|St. Athanasius, our family's patron saint|
With that in mind, I have carefully considered our past Lenten activities, expanded a few a bit and added a few. Please keep in mind a few things as you read this post.
1. I do not have a newborn or a needy infant. I am not pregnant. These plans would have been far beyond what I could handle the past couple of years.
2. The readings listed below will take place during our normal school hours. They are in addition to what we are doing for our lessons, but they will add no more than 15-20 minutes a day and will flow with our existing schedule.
3. These activities have developed over the past two or three years. I would not recommend trying to do all of them for the first time together. It's always necessary to balance the daily needs of your children and your home or work life with your desires in celebrating the liturgical year.
Our Fast, Prayer, and Alms Calendar is a newly revised and more ambitious edition of last year's calendar (which was originally inspired by Monica). This year I've written a plan for each day of Lent, excluding Sundays.
2012 Lenten Calendar
Each day we'll:
|our book of Lenten prayers|
Pray for someone or a group of people like priests, godparents, our parish, etc. I've typed up a few prayers we know and a few new ones. I like the prayer die Monica made, but until we have one of our own, we're going to use a regular die with a number assigned to each prayer. We'll add this prayer during our evening prayer time, reciting one prayer with for our special intention.
|flowers ready for the prayer garden|
|prayer garden, ready for flowers|
Alms for the poor. Each day we'll count something in our house and put a penny for each one in the alms jar. Our children are still young (8, 5, 3 and 1), so this year Kansas Dad and I will provide the money and decide where it will go, but as they grow, they will be expected to take a greater role in contributing and deciding. Our alms jar is one I made last year. It's a large container of peanuts (emptied, of course). I covered it in black construction paper and made a few designs on it with colored chalk. It has held up well but eventually I'd like to replace it with one the children design.
Stations of the Cross with The Way of the Cross for Children each Friday. This link is for a package of ten. Your local Catholic bookstore will have individual copies for sale. I have three or four so children can each hold one of their own. A year or two ago, I copied the stations from Lent and Easter in the Domestic Church (which is encouraged in the book). The children colored them and I laminated them. I'll have to find a new place to hang them, though, as last year's spots are taken by the timeline now. I find it much more manageable to read the Stations at home than to try to take my children to church, but we will try to make it out for Stations at least once during Lent. I also the printed the Stations of the Cross cards here, laminated them, and will encourage the children to use them to order the Stations themselves.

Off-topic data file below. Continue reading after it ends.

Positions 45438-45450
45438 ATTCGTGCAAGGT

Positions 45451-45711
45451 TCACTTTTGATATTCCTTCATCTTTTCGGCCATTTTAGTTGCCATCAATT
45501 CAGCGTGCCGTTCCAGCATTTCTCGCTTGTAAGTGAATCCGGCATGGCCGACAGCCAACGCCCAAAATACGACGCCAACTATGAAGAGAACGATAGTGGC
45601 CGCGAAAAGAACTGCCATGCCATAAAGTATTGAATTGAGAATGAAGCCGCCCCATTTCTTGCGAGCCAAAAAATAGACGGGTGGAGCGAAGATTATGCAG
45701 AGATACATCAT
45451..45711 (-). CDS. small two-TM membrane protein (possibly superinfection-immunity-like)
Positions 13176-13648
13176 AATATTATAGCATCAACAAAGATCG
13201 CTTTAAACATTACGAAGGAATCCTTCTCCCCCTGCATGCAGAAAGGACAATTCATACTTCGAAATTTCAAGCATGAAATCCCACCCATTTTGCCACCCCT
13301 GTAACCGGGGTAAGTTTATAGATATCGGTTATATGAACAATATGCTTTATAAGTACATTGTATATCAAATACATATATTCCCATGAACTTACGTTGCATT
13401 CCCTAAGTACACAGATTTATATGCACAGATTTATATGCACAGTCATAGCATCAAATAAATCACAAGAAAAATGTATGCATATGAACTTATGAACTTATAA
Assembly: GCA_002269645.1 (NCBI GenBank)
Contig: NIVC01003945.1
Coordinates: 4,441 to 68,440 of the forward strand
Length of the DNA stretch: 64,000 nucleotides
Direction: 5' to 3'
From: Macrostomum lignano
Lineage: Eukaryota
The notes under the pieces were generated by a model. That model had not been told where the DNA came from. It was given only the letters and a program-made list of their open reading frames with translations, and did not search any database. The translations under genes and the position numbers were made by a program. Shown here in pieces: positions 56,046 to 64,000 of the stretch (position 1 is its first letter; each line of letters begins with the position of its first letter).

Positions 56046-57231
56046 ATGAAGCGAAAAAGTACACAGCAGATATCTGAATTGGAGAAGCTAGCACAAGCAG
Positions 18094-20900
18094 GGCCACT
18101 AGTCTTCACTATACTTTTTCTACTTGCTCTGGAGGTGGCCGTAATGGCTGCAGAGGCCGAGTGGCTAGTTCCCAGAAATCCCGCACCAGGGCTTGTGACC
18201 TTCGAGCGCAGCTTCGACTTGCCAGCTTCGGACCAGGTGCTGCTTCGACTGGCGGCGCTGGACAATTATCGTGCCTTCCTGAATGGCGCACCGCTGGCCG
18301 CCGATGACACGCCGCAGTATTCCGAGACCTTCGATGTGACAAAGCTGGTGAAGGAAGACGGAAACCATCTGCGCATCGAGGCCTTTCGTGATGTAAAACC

Some Lenten reading with the children:
Celebrating Lent (This link is also for a package of ten, but a local bookstore will have single copies available.) I found this book incredibly useful when trying to explain Lent to First Son when he was in kindergarten. We read just two pages of text each week during Lent each year.
Catholic Tales for Boys and Girls by Caryll Houselander. As recommended at Mater Amabilis, we'll read one story twice a week during Lent.
Jesus: His Life in Verses from the King James Holy Bible, illustrated by Gennady Spirin - We'll be reading this during Holy Week
Benjamin's Box: The Story of the Resurrection Eggs by Melody Carlson and Resurrection Eggs. My children lost the chalice from our set and I haven't replaced it yet. I plan to read this during Holy Week so I still have some time.
Petook: An Easter Story by Caryll Houselander, illustrated by Tomie dePaola, which I always read to the children around the time of Holy Week.
The Easter Story, illustrated by Brian Wildsmith, with a guide from the wonderful people who brought us Catholic Mosaic (Hillside does not sell The Easter Story or I would have linked to their site.) I absolutely love Brian Wildsmith's illustrations.
We'll be taking most of Holy Thursday and Good Friday to focus on our Lenten prayers and activities. If I'm feeling ambitious, we'll try making some paper mache eggs (Lent and Easter in the Domestic Church).
Resurrection Cookies - I've never made these before, but they look pretty simple, so I thought we'd give them a try.
During the Easter season, First Son and I will be reading The Way of the Cross: A Story of Padre Pio by Clare Jordan Mohan.
I have a few plans that don't include the children as well:
- Kansas Dad and I are giving up Netflix and television online (other than the movies we're watching for our class). This one will be hard as we have a habit of watching one show together each night, but we'll be reading or playing games instead. (And we always take Sundays off from our fasts; that's just how we do Lent on the Range.)
- Reading The Imitation of Christ. I read this years ago and thought then it would make for wonderful Lenten reading. This year, I'm going to try it.
- Lenten cleaning - I tried this for the first time last year. I selected a room of the house for each week of Lent and will make a concerted effort to clean and organize it deeply, taking care of all the little things I let go during the rest of the year. If done thoughtfully, it can be a good metaphor for the cleaning we do of our souls during this time. It's not one of those 40 bags for 40 days programs; I'm not trying to get rid of things (unless necessary). Just deep cleaning.
Lent doesn't start until February 22nd, so you still have time to make some plans. What will your family be doing to prepare for Easter?